Life Is About Choices: Lewis Jackson of Purdue at Crossroads After Misdemeanors

Justin YoungContributor IApril 19, 2009

PORTLAND, OR - MARCH 21:  Lewis Jackson #23 of the Purdue Boilermakers drives past Isaiah Thomas #2 of the Washington Huskies in the second half during the second round of the NCAA Division I Men's Basketball Tournament at the Rose Garden on March 21, 2009 in Portland, Oregon.  (Photo by Jonathan Ferrey/Getty Images)

The concept of student athletes making the same types of poor decisions is becoming practically cliché. During the early hours of Wednesday, April 15, Lewis Jackson, the sophomore with tremendous potential, was stopped for speeding in his native Illinois.

These kinds of incidents are seemingly becoming a broken record of sorts. We all get the "here we go again" feeling whenever a program has a student athlete make poor decisions.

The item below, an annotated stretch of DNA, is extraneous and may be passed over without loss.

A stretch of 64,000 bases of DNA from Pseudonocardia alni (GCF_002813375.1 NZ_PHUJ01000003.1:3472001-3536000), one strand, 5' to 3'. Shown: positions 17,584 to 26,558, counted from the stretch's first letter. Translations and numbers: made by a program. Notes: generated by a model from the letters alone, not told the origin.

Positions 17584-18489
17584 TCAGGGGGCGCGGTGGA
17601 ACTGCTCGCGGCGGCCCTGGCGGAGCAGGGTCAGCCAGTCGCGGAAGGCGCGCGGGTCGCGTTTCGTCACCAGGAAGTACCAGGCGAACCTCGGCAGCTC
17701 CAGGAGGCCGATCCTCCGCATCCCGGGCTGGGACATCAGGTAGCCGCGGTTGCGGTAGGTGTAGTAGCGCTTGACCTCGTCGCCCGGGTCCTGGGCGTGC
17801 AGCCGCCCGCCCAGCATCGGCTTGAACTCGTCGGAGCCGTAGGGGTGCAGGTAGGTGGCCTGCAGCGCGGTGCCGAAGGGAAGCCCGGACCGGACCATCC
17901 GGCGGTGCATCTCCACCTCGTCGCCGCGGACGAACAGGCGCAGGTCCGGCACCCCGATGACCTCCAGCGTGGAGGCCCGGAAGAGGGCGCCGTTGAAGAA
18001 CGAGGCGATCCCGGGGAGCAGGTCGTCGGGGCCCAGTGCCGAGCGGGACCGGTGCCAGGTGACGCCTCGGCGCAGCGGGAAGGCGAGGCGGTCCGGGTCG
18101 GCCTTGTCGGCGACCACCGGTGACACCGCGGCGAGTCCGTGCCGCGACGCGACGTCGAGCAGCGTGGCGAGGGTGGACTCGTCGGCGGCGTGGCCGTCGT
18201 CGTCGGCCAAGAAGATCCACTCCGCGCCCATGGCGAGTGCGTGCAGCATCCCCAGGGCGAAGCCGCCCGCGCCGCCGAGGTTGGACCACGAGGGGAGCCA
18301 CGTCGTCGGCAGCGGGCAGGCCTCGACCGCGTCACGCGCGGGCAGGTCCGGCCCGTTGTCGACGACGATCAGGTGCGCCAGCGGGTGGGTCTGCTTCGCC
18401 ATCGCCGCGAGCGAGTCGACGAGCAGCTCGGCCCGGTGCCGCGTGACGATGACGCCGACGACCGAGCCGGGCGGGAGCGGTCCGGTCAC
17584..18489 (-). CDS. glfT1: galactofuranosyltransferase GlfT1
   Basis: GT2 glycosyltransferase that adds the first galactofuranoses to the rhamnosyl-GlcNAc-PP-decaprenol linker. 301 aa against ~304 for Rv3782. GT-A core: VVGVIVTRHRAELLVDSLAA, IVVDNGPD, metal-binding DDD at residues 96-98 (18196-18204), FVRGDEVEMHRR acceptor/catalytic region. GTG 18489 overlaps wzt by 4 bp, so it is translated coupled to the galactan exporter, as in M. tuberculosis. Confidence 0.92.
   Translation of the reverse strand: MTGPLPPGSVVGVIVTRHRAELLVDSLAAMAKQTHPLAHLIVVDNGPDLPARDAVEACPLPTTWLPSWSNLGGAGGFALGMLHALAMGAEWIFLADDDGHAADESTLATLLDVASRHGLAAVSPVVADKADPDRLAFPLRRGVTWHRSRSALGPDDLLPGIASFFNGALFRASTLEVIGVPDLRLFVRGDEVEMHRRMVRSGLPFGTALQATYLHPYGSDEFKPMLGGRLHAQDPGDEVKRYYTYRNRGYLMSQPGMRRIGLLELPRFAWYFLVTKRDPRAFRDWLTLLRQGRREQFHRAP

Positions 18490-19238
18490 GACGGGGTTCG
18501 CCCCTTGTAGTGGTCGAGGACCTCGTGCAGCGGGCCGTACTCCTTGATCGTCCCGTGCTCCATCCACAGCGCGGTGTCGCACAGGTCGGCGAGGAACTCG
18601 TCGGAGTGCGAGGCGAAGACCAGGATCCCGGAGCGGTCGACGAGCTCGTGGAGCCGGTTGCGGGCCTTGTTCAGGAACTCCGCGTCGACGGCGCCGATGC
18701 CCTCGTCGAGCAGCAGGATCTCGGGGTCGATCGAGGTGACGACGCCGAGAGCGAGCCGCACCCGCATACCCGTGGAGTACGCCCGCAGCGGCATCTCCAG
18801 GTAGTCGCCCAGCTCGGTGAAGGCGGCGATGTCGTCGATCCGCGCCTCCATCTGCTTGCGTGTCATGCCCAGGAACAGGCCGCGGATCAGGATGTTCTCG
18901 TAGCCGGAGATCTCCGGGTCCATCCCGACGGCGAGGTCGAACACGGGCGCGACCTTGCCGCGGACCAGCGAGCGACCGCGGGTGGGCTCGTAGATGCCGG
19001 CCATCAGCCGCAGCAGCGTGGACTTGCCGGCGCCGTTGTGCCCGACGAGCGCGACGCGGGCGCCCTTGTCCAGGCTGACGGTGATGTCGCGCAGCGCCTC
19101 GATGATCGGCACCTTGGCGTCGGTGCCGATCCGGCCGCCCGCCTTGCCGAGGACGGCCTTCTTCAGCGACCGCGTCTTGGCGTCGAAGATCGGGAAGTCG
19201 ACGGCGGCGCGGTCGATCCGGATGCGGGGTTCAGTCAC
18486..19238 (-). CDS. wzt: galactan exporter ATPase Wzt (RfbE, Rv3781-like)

Lewis is facing four charges stemming from possession and consumption of alcohol and marijuana. All charges are filed as misdemeanors. Nevertheless, opportunities like this can become turning points in a young person’s life.

To think that kids will never make the wrong choice is ignorant on society's part. However, how we address these coachable moments can be the difference between an individual growing up to be a shining example of redemption and another example of failure to reach one's potential.

This reminds me of the Mike Robinson situation that was similar and different at the same time. The charges were totally different. Mike Robinson was a small forward for Gene Keady in the '90s who was caught up in shoplifting charges.

The reason for the correlation was that Mike grew from the experience. Not only did he become a more mature individual, but he actually became a better leader on the court. Most of us grow from absorbing the consequences from our decisions and overcoming the adversity.

I just hope that Lewis becomes better and more mature from this situation. Not only does he have to face the consequences himself, but his teammates will be sharing the burden of those same consequences as well.